Insight on a mysterious CP Rail incident

The Canadian Pacific Railway 119 Montreal-Edmonton intermodal freight train on July 7, 2022. Photo by Craig Stevenson.

An incident or not an incident? That was the question being asked by many residents in the area of the Townline Road Canadian Pacific Railway crossing, southeast of Kemptville, after a train in the area seemed to generate an unusual amount of noise and rumbling. 

The incident in question happened on the evening of September 23, when one resident posted on social media that she and her husband are accustomed to the noises of trains near their home, but that they had heard a train making far more noise than usual. 

Other social media users reported such anomalies as “a loud bang”, “shaking and screeching”, and “lots of grinding noises”. Some residents in the town of Kemptville about 3km away also reported feeling a rumble. “That was loud!” one resident wrote. 

There was certainly no train collision or derailment, despite some rumours quickly surfacing online. A spokesperson for the Canadian Pacific Railway was able to quickly confirm that “There are no reports of train incidents in the area of Townline Road or [North] Grenville” for the evening in question. True train “incidents” are relatively rare, and it’s clear that whatever happened on September 23 was not worthy of an incident report, but something must have happened if so many people heard and felt the commotion, right?

Craig Stevenson, a Kemptville rail enthusiast who has a deep knowledge of railroad operations, confirmed that he too noticed something on the Saturday night in question. “I did hear the rumbling late in the evening, shortly after hearing the train sound its horn at the crossing, and so I made half a guess that something had happened and turned on the [railway scanner] radio,” said Craig. “The train – number 119, the evening intermodal out of Montreal – had stopped after going into emergency braking for unspecified reasons. There was a bit of chit-chat between crew members as they checked out the train, and some conversation with rail traffic control as well. Whatever the cause, the train was back on its way westward in about half an hour, and so the issues couldn’t have been anything beyond something mechanical.”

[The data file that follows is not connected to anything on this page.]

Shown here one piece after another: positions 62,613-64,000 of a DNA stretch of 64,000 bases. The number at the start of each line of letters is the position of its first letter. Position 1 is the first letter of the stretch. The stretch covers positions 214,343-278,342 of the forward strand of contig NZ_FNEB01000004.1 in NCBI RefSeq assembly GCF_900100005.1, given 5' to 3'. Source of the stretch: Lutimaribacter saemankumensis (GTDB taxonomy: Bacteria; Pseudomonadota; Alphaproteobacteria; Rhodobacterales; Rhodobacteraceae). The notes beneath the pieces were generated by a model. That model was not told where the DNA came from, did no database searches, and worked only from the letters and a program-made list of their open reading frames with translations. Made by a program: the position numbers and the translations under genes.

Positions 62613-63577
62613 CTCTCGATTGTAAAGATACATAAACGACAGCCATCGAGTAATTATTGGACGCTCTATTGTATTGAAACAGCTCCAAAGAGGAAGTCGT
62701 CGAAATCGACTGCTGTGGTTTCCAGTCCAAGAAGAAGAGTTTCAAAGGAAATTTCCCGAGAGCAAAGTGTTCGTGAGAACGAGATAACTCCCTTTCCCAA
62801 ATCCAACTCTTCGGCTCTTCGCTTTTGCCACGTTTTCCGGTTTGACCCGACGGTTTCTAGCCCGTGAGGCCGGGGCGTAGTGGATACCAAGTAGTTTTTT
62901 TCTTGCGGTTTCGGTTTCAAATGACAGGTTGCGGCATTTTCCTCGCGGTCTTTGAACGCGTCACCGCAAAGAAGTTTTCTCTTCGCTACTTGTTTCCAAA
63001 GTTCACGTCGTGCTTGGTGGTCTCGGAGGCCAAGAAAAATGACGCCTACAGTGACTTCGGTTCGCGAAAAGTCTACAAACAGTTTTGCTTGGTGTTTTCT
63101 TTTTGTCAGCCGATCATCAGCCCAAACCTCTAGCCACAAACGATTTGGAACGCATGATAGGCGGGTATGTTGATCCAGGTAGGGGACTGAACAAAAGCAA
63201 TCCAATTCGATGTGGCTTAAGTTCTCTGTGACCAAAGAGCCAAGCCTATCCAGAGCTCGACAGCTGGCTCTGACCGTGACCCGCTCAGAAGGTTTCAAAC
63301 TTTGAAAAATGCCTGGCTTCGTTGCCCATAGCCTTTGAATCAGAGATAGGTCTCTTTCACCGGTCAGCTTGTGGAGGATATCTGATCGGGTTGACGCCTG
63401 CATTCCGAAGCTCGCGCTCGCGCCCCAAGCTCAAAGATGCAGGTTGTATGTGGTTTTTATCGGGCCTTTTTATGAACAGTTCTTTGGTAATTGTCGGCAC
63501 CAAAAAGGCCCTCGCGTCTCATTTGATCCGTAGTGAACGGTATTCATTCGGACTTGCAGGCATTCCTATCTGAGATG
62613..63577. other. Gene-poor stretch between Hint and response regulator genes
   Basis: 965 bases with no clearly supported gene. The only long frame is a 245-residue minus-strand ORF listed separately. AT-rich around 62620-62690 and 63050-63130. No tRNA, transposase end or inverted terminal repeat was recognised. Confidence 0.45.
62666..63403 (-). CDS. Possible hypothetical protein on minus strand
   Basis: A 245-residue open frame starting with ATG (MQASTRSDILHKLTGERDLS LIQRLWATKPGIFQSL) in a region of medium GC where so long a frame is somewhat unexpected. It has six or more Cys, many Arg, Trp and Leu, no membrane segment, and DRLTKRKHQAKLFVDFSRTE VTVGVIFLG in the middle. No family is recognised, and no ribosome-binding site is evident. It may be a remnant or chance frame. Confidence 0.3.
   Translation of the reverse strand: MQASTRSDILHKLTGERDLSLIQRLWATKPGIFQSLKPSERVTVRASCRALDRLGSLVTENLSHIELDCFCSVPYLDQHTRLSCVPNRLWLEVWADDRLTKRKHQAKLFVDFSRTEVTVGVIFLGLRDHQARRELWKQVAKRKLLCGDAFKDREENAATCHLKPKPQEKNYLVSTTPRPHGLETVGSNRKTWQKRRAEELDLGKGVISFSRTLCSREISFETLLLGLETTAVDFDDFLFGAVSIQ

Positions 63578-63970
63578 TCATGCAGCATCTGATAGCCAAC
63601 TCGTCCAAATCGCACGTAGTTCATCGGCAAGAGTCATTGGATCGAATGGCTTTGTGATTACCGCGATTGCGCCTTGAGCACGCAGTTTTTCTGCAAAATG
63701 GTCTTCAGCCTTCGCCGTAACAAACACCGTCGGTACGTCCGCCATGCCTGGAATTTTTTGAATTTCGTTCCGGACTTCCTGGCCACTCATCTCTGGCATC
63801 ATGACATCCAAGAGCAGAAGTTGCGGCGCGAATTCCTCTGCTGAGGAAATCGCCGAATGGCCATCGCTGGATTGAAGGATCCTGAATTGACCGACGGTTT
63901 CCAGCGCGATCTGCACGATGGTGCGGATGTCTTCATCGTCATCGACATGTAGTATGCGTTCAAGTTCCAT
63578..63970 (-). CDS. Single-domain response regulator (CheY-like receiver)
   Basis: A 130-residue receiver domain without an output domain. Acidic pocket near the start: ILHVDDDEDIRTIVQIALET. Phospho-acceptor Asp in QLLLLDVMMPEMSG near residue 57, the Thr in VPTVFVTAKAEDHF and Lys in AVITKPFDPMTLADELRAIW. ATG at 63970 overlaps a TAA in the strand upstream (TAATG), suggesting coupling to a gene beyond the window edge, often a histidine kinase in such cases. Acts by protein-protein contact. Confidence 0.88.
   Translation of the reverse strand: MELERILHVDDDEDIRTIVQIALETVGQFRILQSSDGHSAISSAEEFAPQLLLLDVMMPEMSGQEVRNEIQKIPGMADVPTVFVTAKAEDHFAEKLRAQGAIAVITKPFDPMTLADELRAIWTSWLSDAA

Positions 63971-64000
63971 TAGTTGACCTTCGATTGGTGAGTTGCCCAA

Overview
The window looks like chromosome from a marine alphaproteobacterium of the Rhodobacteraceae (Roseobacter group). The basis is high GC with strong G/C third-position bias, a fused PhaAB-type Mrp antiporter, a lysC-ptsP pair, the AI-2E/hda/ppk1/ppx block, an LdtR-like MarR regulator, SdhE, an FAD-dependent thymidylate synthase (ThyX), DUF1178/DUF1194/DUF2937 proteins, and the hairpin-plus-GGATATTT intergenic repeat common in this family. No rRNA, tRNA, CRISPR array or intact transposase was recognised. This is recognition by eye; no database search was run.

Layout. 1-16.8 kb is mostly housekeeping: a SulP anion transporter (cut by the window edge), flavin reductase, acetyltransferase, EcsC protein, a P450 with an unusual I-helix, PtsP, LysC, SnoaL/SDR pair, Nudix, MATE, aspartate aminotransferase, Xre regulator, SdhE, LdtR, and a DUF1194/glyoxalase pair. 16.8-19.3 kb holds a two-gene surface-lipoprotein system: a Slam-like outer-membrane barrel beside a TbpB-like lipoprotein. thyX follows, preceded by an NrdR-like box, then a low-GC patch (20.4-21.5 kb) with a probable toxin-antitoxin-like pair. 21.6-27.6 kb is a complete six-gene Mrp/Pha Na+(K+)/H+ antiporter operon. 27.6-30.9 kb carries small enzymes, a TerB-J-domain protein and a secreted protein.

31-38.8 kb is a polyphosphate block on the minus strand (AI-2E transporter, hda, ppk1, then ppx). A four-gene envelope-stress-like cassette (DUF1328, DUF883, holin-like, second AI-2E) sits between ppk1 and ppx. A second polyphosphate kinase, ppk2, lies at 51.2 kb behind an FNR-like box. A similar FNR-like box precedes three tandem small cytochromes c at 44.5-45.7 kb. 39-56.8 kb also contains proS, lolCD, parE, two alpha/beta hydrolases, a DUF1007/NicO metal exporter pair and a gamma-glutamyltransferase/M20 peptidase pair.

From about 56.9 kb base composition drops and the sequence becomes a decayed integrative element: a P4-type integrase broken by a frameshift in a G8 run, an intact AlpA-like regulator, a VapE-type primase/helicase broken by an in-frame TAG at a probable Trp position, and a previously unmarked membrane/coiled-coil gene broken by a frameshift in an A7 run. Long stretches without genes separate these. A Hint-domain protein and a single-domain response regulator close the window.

Craig confirmed that the 119 Montreal-Edmonton intermodal is a daily train that runs through North Grenville almost always after dark, except on the longest days of the year when it can be seen at dusk. He also pointed out that the CP Rail spokesperson was not being misleading by declaring that there was no incident on September 23.

“I suspect that the company defines an ‘incident’ as one that is serious in nature involving injury and/or damage,” added Craig. “Stopping on account of a mechanical issue might not meet that criteria.”

Thankfully, the train got rolling again quickly, allowing cars to pass over blocked crossing areas again. Area residents can rest assured that everything continues to run smoothly on the Canadian Pacific Railway’s Winchester Subdivision. 


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